"Anti-virus is dead" - again. AV has been dying for the last decades. 15 years ago Dr. Alan Solomon, a highly respected security expert and founder of a pioneering anti-virus software company, made the same statement. AV also deceased when the first behavior-based products entered the market. Whenever there are new threats, the failure of AV products is pointed out and their critical illness is claimed. But - surprise, surprise - AV is still there!
Actually, this is exactly what Alan Solomon wanted to point out: AV is and always will be in an evolving state. He showed that the future of anti-virus programs would evolve, from pure signature-based detection to different kinds of technologies like heuristics and behavioral detection and even to more advanced protection methods. And now, with targeted attacks (aka APTs) and nation-state spying as new players in the threat landscape, AV is making another step in its evolution.
So what is it about this time? A couple of days ago, it was Brian Dye, Senior Vice President of Information Security at Symantec, who has claimed that anti-virus is dead, during an interview with The Wall Street Journal. Unfortunately though, the headline "AV is dead" has the potential to be misinterpreted by a wide audience, if it is put in another context.
The statement was part of a description of Symantec's product strategy for business customers. It is nothing new that AV-solutions are a baseline protection against common threats. They are established and therefore only play a minor role when it comes to outlining the strategic aspects of upcoming security solutions for dedicated attacks. And in the complex environment of a company network, a wide range of special protections are at charge. But Dye's statement never meant to say that AV products are useless. He just said that it needs more than an AV product to protect a company's IT infrastructure. And this is undoubtedly true.
Nevertheless, the situation is completely different in the context of private users. In this sense, the "AV-is-dead"-quote refers to “old-fashioned” but well-established signature-based detection. A few decades back, AV-products solely relied upon a scan engine (or two) that use(s) signatures to look for malicious code in files. These times are over!
As the threats have tried to evade AV detection and became more and more sophisticated, the scanning technologies were adapted, too. During the last decades, new protection methods emerged and matured. Today, all major AV products combine traditional signature-based detection with more sophisticated dynamic protections. G Data products assemble a firewall, web traffic scanning, phishing protection, mail protection, and a behavior blocker. Furthermore, the most recent additions like BankGuard, ExploitProtection and KeyloggerProtection are monitoring tools, dedicated to defend against specific threats. Especially the new ExploitProtection module is effective against common drive-by-infections but also protects against specific attacks - like the most recent Internet Explorer zero-day. So the quote "AV is dead" is only true for products that have not changed their detection methods during the last decade, but this does not apply to the majority of AV-solutions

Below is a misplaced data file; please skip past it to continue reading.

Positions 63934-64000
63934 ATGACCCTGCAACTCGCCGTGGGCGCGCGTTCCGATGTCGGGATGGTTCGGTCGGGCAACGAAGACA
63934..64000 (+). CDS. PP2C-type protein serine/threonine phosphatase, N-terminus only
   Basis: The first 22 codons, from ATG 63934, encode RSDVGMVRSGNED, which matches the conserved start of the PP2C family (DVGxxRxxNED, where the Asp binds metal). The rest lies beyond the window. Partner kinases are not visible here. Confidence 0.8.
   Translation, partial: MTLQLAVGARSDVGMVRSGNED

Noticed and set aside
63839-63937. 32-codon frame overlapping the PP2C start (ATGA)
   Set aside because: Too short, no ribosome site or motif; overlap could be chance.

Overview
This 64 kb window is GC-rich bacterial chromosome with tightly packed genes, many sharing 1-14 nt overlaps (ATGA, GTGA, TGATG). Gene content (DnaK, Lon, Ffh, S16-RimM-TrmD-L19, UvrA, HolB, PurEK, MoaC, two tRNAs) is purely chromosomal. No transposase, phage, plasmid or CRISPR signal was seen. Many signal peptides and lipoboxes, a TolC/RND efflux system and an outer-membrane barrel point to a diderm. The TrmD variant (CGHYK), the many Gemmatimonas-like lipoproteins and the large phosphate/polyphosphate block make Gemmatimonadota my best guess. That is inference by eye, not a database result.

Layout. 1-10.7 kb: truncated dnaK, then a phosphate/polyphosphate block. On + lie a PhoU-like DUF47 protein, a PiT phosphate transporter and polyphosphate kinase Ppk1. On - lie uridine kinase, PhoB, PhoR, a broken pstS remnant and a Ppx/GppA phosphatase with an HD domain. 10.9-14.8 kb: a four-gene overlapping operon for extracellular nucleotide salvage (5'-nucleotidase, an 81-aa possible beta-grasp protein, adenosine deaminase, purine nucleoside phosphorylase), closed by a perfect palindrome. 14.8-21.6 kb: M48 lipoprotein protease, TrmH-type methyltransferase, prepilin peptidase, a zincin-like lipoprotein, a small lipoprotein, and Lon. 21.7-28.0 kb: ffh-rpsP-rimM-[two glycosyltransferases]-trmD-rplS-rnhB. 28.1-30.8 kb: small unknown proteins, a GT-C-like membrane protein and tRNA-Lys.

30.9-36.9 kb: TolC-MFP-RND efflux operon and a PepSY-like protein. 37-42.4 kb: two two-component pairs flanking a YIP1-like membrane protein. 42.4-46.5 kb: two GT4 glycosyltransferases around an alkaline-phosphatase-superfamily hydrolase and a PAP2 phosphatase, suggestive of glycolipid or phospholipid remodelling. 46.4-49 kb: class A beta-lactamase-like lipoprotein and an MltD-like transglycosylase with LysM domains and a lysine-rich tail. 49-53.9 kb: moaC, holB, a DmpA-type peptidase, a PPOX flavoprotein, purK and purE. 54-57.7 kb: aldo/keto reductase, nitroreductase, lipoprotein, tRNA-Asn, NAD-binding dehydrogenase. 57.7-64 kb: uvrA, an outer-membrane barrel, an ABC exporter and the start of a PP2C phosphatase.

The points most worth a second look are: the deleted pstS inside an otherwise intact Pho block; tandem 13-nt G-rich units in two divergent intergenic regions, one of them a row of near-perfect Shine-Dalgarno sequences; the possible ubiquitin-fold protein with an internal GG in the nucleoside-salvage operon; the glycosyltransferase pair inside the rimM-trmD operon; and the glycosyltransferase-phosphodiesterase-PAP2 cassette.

The resonance caused by this "out-of-context"-statement in the media is ambivalent. It shows that it is still easy to make headlines with such a statement. There seems to be a fundamental distrust about the effectivity of AV solutions. Some people even say that AV products are useless, or even dangerous. This is ridiculous!
PC users are permanently exposed to a huge number of attacks. How can anyone think that you are better off if you lay down your armor? We are processing, on average, 300,000 suspicious samples each and every day. The results go into both, reactive signature-based detection (about 8,200 per day) and proactive behavior rules. We are also analyzing and monitoring the wider threat landscape and develop special solutions that effectively protect against major attacks. Altogether, we block hundreds of thousands of attacks every single day. We might fail sometimes. But in the majority of cases, we do prevent attacks. So, comprehensive and up-to-date AV products are the best protection that a private user can get!
With our quest to protect our customers against cyber attacks, the evolution of AV products continues.